A crimson footprint
The “mad tree planter” tells Amanda Witherell about his great love of the land.
I thought the owner of an award-winning internationally renowned winery would be all about grapes, but Clive Paton is all about trees. His work in the vineyard supports his work in the bush, literally: sales of his young vine pinot noir go to Project Crimson, a national effort to replant rata and pohutukawa trees, which he does on his own land.
“I had an auntie who ran the Otago Forest and Bird,” says Paton, who grew up a “classic rural city boy” in Wellington.
“She used to send me Forest and Bird magazines when I was in my twenties. She’s long gone and I can’t really ask her why she did that, but it made me aware of the special flora and fauna we have.”
Paton spent his childhood in Waiouru, where his father was a soldier, and Linden, attending Tawa College. His parents moved to the Wairarapa and Paton “disappeared for awhile,” returning in 1980 to buy some grazed-over land and try his hand at wine, one of the first people to take advantage of the Burgundy-like microclimate of Martinborough.
“All the forest areas that were left were all grazed underneath. The river was completely bare of any vegetation. It was a bit of a disaster really,” he says. “I put 150 acres into covenant immediately and I’ve been planting trees ever since. I’ve probably planted 50,000 trees since I started.”
Ten years ago he purchased another 130 hectares adjacent to Aorangi Forest Park, which he rid of gorse, fenced off from roaming stock, and replanted with natives like kanuka, manuka, and rata. Called “The Bush Block,” half is now in covenant while remaining sections have been planted with ground durable eucalypts to harvest for vineyard posts, replacing CCA-treated pine posts. That, and sheep on weed patrol are part of the transition toward making the vineyard completely organic.
Ata Rangi is already one of the founding members of Sustainable Winegrowing of New Zealand and one of the few ISO 14001 accredited wineries in the world, which requires ongoing adoption of best environmental practices.
When it comes to the tension between conservation and production, Paton is firm.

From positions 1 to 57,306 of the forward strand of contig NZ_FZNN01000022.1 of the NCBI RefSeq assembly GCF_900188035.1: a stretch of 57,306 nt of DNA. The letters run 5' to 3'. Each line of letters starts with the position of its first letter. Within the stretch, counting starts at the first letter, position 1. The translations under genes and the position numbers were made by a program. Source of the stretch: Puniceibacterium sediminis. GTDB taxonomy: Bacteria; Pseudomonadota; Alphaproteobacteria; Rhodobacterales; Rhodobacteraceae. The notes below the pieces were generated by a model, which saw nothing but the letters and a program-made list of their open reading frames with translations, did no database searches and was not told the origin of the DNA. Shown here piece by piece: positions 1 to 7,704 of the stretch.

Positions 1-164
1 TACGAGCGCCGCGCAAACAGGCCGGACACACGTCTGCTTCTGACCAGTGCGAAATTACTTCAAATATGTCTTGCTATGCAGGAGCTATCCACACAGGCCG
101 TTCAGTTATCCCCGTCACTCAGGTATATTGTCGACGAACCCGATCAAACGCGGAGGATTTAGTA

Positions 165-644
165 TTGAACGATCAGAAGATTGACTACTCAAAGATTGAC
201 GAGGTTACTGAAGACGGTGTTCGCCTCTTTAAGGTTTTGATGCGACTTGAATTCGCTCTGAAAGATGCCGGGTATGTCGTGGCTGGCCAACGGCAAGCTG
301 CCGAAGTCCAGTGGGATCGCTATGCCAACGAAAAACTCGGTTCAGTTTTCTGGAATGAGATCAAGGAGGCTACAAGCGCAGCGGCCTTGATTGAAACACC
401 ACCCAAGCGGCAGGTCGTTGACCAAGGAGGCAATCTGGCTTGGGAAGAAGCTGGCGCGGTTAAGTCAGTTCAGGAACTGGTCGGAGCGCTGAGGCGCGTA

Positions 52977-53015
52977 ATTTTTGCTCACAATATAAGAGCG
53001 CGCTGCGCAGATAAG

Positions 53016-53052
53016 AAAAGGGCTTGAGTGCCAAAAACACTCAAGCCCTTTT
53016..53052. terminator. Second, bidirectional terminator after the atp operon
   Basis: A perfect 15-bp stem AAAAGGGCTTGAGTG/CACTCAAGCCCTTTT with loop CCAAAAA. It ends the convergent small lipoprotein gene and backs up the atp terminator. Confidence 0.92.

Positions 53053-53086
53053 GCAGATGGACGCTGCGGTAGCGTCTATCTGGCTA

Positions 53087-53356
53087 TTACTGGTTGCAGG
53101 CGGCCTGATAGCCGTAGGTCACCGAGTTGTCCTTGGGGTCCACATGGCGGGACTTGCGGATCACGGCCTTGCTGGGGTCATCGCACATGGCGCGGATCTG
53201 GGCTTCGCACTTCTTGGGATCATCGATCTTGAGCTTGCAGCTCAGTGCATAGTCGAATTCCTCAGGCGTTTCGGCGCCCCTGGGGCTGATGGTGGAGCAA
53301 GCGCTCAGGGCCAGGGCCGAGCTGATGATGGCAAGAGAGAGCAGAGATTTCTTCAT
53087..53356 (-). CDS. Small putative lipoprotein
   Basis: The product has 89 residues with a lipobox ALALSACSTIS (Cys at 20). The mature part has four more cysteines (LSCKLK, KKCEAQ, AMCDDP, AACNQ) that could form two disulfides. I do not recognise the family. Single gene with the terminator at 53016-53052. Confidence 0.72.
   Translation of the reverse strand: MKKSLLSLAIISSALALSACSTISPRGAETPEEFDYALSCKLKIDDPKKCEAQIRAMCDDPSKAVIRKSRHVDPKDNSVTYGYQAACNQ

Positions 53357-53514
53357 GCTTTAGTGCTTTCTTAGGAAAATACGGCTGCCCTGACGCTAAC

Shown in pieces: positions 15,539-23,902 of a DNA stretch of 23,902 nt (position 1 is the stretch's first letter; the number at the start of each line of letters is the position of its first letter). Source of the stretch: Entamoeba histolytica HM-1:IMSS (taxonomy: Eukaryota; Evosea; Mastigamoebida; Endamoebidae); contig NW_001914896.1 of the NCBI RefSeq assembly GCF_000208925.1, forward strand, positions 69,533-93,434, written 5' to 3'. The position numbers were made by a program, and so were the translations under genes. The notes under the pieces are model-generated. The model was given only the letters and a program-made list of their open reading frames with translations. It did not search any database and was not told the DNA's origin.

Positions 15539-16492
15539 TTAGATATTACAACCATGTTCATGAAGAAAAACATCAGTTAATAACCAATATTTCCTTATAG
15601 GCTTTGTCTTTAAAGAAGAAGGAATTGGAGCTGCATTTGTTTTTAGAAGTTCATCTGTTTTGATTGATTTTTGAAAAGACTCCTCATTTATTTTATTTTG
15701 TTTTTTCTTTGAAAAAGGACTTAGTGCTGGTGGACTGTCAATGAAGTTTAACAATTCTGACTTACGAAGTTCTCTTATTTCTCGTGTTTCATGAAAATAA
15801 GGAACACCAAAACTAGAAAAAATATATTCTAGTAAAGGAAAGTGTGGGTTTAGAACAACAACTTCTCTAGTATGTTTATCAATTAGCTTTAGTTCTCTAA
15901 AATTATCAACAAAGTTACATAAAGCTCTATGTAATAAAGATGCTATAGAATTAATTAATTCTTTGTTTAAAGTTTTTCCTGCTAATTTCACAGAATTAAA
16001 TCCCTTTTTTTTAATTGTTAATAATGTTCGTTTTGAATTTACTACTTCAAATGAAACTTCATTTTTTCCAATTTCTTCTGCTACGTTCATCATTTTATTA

“We have to have an economy. Productive lands are fair game, but those lands that are not should remain in forest and should be looked after without destroying every last bit of vegetation and replacing it with rye grass.”
He achieves biodiversity in the vineyard by planting native tree shelter belts, which encourage “native birds and native insects that evolve with those types of trees. Grapes are a monoculture but you should plant weeds that are food for the birds and the bugs. If you screened them from your vineyard all the time you’d be in trouble.”
Paton has been invited to speak at this weekend’s Forest and Bird’s Face up to the Future 2012 Conference, where he’ll be talking about his efforts to expand conservation into his surrounding community. After purchasing the Bush Block, he convinced neighbours in the catchment area of Waihora Stream to form Waihora Watch, fencing off the water’s edge and doing 1,000 hectares of predator control. Six months ago he set up the Aorangi Trust after three years of planning and negotiations with the neighbours, DOC, and Greater Wellington Regional Council.
When asked how he convinces the hunters, farmers, and other locals to put their land into covenant, replant it with natives and enforce predator control, he answers:
“You start off by saying, ‘some people think this area is worth World Heritage status.’ Hopefully that turns a few heads. Then you go through the reasons why – it’s that generational thing we have to get into, we do it for our children, our grandchildren. Conservation in New Zealand needs a lot of help. Conservation can’t all be done by DOC. The community has to take ownership of it.”
He’s inspired by other land preservation efforts like Pukaha Mount Bruce and Karori Wildlife Sanctuary and people like Geoff Park, author of Nga Uruora, and pioneering bird conservationists Richard Henry and Don Merton. His long term vision is for a “mainland island” in the Aorangi Ranges.
“The goal is to have it in good enough condition to reintroduce native species, from whio to kiwi. I certainly hope I can see that day,” he says.
An admittedly soft-spoken man not seeking the spotlight, it’s found him anyway in the form of a Queen’s Birthday Honour. He’s quick to credit the countless people who’ve helped him along the way, but his own leadership shines through.
“We’ve come a lot further than I expected in a short period of time. You don’t know what will happen until you put your foot in the water. It just takes someone to do it and then other people to see.”